“I knew that Nick was working on a record,” said Gabrielle. “But I had no idea how far it had progressed until one day, Nick walked in and threw down ‘Five Leaves Left’ onto my bed. There it was, complete with dust jacket and everything. It was amazing.”

The album’s release was swiftly followed by a prestigious concert at the Royal Festival Hall in London in September 1969. Nick was the support act for Fairport Convention, who had just recorded their landmark folk/rock album ‘Liege and Lief.’ Unbeknownst to Nick, his parents were there that night. 

“Rodney and I crept in. We were at least 30 or 40 years older than practically all the rest of the audience. We dare not show ourselves at all because we were afraid it would absolutely throw Nick. We never told him we were going. But we sat there pretty well entranced really. One almost wanted to leap up and say, ‘that’s my son.’ But we were quiet as a mouse. And Nick just came in, played, got up and went out. There was no showmanship of any sort at all. It was totally lacking in that.”

This no-frills approach proved less successful when he went on tour, playing universities and clubs. Molly remembered one performance that Nick had described to her. “It was an absolute disaster. He couldn’t bear it. They were all talking and not listening to him at all, and it was a frightful crushing blow to him. I think he felt that people didn’t want his music.”

Suddenly, a conversation began.

Gabrielle: “And his record company never forced him to do another tour. This is the sort of thing that happens to anyone, who’s a public performer. You’ve got to battle through the resistance of people. They aren’t just going to sit there and receive your creation, whatever it is. You’ve got to fight them and make them listen. And that was what Nick couldn’t do.”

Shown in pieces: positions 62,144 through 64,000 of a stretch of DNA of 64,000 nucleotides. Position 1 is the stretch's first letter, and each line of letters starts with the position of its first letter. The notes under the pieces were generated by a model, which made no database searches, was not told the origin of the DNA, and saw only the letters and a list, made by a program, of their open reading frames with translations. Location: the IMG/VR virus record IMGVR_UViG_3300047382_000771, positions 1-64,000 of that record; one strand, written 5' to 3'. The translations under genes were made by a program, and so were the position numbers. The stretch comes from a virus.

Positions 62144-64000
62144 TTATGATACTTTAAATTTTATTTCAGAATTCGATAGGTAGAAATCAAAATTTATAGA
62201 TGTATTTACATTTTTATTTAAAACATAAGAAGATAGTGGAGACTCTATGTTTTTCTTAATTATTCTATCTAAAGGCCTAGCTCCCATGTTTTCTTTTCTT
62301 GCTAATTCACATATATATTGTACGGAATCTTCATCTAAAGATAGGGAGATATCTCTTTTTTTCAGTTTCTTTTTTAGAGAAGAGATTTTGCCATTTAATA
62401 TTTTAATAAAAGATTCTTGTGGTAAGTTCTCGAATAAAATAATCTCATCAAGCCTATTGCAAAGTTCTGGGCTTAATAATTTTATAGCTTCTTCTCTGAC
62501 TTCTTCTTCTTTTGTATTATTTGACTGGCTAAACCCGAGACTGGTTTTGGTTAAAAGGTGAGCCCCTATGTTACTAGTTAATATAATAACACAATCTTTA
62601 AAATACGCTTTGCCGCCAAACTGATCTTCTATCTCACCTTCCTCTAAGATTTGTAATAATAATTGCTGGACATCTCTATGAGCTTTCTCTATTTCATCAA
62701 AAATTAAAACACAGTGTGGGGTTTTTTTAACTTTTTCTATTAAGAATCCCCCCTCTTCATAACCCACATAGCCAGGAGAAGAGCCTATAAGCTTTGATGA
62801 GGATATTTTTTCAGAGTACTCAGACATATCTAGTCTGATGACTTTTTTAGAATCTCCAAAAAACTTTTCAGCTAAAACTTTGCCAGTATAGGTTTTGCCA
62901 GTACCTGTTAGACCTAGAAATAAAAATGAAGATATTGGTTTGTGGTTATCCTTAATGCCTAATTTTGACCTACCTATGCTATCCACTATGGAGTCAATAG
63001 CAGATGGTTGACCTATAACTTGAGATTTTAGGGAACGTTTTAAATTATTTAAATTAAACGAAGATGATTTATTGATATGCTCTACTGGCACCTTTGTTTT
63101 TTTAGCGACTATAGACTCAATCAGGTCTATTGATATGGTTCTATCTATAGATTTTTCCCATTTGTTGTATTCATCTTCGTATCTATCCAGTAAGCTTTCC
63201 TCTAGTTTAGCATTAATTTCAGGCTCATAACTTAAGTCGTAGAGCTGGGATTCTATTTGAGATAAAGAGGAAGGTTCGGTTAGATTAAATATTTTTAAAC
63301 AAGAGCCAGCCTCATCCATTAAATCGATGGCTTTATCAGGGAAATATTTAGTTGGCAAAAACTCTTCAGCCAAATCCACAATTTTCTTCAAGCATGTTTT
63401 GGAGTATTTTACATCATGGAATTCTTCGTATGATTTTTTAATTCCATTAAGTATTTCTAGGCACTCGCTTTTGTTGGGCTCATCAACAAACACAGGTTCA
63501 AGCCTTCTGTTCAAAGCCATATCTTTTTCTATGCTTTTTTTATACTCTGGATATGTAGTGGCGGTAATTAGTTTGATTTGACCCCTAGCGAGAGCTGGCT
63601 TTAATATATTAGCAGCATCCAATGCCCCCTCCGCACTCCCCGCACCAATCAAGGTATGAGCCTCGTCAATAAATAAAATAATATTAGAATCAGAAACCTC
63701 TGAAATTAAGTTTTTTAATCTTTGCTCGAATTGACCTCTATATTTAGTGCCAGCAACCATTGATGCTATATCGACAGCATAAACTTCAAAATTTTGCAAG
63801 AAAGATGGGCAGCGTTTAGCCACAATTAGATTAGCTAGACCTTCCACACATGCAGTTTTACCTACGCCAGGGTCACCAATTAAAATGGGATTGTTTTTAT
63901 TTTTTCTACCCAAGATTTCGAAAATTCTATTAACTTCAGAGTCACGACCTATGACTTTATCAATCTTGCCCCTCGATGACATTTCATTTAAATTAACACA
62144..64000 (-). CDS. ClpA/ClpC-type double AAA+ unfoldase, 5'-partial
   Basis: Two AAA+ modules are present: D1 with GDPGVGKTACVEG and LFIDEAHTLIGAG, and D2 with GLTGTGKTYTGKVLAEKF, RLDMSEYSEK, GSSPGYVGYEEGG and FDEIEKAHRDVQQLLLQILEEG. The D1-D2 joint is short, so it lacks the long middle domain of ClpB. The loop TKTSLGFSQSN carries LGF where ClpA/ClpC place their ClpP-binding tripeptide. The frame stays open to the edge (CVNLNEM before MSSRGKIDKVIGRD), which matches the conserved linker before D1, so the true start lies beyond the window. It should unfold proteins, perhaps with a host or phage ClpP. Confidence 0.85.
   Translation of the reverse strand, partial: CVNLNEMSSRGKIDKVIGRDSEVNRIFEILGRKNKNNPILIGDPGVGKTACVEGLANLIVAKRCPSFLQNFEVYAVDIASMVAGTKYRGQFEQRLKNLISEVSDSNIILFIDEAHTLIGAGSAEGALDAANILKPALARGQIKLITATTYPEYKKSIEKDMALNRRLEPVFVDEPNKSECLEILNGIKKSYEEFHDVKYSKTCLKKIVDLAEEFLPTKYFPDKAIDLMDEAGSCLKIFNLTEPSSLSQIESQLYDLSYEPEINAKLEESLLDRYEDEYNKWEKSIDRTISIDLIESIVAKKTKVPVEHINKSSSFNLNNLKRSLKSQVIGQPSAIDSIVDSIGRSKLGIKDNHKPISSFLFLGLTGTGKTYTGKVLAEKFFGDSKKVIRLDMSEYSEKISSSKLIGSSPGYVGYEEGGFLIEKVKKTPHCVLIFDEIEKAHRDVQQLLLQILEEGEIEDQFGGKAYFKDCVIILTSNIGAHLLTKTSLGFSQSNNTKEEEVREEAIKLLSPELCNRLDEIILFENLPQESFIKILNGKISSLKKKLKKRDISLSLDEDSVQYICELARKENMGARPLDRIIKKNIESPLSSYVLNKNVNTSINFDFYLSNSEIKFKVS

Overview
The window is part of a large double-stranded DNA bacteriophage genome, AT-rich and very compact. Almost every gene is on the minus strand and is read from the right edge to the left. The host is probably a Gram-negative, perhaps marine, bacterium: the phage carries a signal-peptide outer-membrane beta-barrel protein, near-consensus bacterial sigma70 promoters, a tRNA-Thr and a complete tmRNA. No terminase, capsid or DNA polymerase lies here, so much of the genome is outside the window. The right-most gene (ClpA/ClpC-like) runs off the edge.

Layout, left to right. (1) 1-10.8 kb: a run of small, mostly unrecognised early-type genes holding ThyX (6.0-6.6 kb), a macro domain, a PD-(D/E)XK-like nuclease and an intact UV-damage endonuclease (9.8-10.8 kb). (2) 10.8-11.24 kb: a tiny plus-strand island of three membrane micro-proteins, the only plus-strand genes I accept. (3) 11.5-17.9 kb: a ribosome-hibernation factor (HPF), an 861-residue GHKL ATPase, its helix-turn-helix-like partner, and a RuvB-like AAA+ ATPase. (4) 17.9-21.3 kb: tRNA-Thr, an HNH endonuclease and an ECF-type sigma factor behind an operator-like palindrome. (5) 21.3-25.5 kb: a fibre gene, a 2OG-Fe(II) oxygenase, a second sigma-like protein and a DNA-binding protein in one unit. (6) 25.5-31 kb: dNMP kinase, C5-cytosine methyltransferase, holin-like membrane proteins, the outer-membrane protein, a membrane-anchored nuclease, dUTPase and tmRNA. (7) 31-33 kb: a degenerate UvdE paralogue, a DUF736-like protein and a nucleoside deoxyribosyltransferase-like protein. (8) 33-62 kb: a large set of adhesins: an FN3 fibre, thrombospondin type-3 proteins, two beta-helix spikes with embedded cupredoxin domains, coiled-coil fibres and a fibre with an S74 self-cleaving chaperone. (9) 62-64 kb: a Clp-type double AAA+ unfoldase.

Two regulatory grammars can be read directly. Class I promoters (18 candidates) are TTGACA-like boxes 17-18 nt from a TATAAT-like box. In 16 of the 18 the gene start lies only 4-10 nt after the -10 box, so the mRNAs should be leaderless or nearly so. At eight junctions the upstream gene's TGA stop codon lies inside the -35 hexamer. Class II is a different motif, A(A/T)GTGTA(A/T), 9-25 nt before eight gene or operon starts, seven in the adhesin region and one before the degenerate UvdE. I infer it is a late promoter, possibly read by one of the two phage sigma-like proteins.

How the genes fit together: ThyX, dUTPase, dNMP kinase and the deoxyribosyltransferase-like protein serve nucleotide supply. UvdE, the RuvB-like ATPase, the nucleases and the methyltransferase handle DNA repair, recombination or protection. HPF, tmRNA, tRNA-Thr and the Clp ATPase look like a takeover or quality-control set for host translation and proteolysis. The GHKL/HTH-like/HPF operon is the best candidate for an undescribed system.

Molly: “He did not have the right kind of temperament.”

Gabrielle: “No.”

Molly: “No self-promotion at all.”

Gabrielle: “And, you know, to be a public performer of any sort, you’ve got to have a very soft interior and a very tough exterior, and what he didn’t have was the tough exterior.”

By this point, the tape on my Uher was whirring rapidly towards its end. I had a second reel, but with limited recording time, I homed in on a key moment in Nick’s life – his decision to leave Cambridge and become a full-time musician.

“Of course, we were very distraught,” remembered Molly, “and Rodney said to him,’Oh, Nick. just plug on and take your degree. It will always be a safety net.’  And Nick said, ‘The last thing in life I want is a safety net.'”

“We thought it was rather a shame to leave in the middle of it,” she added. “His tutor came to the house. We tried very hard to persuade Nick. But he felt that somehow he would lose his place. He had brought out ‘Five Leaves Left’ and he felt ‘I must go on from this.’ So he finally left, much to our sorrow really. But it was his life. It’s what he wanted to do.”

This was the single-minded Nick Drake I had read about – the one who, as a recording studio novice, had ‘sacked’ the seasoned pro hired to work on string arrangments for his debut album and brought in his Cambridge friend Robert Kirby instead. The one who thought his lushly arranged second album ‘Bryter Layter’ was over produced, and so followed it with ‘Pink Moon’ featuring just his voice and guitar.

Molly then came up with another example of Nick’s character that only a mother could. “He was frightfully keen on everthing being exactly the way he wanted it to be. I’ll never forget the time we went to buy him a pair of bedroom slippers. We went to about 15 shops until we found exactly the slippers he’d got in mind. I think he was very meticulous and he got what he wanted.”

But the album sales that he desperately wanted didn’t materialise. Nick went off the rails. Doctors were consulted, tablets prescribed. Nick went to live at home with his parents. Molly thought it was this lack of commercial success that had floored him. “That was the basis of all his troubles and sadnesses really. I think he felt that he had got something, but other people didn’t realise what it was . He became more and more withdrawn. I remember this is what his friend Paul Wheeler said. He just went in, and in, and in – until he disappeared. Further and further into himself.”